SHELBY COUNTY, Alaska, Sept. 20 (UPI) -- Colonial Pipeline plans to restart its Line 1 on Wednesday, 12 days after a leak spilled about 336,000 gallons of gasoline in Shelby County, causing fuel shortages and price increases throughout the southeastern United States.
Colonial said in a release that construction of a 500-foot bypass segment around the damaged section of pipeline has been completed. That new bypass line will be tested and connected to the main line.
When Line 1 restarts, the company said it will take several days for the fuel delivery supply chain to return to normal. "As such, some markets served by Colonial Pipeline may experience, or continue to experience, intermittent service interruptions," the company said in the release. "Colonial continues to move as much gasoline, diesel and jet fuel as possible and will continue to do so until markets return to normal."
Authorities from the Department of Transportation's Pipeline and Hazardous Materials Safety Administration must approve the change before refined gas flows through Line 1, Colonial spokesman Don Pozi told AL.com.
On Sept. 9, a mining inspector in Shelby County, Ala., detected a gasoline odor on mining property. He alerted Colonial Pipeline, which operates two pipelines in the area.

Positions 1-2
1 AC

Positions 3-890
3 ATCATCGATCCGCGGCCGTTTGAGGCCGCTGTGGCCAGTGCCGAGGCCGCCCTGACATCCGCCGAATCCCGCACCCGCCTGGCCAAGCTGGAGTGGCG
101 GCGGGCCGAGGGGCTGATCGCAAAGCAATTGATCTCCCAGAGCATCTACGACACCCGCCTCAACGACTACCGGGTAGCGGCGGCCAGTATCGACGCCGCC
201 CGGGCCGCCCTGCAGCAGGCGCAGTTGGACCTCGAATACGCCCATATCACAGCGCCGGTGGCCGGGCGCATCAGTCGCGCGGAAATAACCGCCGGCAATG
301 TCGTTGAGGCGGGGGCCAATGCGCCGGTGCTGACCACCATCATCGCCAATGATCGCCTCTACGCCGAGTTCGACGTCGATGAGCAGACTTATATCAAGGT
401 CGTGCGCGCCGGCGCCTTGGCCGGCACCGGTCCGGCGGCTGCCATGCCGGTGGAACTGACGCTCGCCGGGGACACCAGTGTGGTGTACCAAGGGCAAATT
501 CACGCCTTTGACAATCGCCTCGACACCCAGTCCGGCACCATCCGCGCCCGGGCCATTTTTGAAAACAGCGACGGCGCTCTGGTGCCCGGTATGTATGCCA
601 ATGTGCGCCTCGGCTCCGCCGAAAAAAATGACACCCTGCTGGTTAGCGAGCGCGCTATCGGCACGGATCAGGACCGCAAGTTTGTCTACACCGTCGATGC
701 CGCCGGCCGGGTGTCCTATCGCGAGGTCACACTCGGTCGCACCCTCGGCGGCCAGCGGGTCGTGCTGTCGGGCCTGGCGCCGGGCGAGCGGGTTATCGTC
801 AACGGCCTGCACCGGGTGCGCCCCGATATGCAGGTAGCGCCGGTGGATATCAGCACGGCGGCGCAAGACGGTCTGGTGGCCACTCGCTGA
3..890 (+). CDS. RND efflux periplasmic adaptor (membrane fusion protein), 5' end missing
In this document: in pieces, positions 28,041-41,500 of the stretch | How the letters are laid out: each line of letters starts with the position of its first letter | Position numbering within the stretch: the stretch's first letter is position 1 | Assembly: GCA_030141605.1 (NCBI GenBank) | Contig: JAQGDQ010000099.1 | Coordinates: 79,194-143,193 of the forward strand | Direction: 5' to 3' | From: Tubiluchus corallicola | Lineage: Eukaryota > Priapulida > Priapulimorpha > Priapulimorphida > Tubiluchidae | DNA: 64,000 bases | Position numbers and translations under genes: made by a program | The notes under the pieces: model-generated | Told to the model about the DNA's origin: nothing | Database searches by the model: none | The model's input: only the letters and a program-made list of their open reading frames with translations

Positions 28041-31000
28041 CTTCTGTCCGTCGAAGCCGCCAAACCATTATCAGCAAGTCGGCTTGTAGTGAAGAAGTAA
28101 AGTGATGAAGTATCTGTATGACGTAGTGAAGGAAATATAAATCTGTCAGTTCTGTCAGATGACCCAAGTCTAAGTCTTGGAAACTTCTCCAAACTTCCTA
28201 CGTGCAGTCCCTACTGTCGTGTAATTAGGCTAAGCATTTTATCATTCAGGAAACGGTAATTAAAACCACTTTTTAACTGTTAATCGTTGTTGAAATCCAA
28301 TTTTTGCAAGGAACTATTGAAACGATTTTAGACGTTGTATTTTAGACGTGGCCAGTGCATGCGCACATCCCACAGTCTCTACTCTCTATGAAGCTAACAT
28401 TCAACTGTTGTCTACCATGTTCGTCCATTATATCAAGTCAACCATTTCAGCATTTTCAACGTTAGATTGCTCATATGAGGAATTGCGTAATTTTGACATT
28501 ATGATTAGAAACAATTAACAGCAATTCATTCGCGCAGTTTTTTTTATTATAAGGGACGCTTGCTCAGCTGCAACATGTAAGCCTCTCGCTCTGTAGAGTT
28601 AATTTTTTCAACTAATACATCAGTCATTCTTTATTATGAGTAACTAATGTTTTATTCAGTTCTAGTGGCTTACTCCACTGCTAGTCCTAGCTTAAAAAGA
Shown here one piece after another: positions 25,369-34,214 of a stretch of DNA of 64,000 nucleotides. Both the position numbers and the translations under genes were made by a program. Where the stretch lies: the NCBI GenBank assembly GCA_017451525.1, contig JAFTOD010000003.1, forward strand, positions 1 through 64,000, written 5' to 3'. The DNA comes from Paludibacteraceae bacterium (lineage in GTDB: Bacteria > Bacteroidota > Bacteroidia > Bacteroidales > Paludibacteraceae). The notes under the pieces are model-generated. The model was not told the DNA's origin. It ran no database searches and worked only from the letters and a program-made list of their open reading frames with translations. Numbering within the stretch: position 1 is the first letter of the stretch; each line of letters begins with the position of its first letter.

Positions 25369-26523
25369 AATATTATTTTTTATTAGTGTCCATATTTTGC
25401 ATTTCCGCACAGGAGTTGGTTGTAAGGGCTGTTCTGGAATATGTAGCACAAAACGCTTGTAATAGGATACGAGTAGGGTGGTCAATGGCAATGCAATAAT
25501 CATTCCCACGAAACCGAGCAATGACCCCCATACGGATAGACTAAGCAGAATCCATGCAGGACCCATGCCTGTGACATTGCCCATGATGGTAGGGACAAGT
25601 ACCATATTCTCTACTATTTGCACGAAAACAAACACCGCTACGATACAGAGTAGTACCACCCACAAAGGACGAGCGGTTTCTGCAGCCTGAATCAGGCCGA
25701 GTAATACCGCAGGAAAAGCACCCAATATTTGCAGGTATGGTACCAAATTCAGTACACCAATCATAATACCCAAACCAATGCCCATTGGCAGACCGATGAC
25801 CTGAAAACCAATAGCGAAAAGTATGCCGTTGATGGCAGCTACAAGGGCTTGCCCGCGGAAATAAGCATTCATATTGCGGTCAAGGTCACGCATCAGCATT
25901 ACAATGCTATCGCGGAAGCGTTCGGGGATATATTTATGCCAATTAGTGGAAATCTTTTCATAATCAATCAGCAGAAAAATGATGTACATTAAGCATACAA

Originally, the company planned to dig out and repair the damaged line but there were unsafe concentrations of benzene and gasoline vapors nearby. On Saturday, Colonial announced it would construct the bypass line.
The company said it has had more than 700 employees and partners on-site, and has worked with federal, state and local agencies and local emergency responders to recover gasoline from the leak site and a mining retention pond.
Colonial's pipeline system consists of more than 5,500 miles of underground pipe and above ground storage tanks and pump stations, according to the release. The line disruption mainly affected Georgia, Tennessee and the Carolinas.
Each day, Colonial Pipeline delivers more than 100 million gallons of refined products, including gasoline, diesel fuel, jet fuel, home heating oil and fuels for the U.S. military, to markets between Houston and New York City.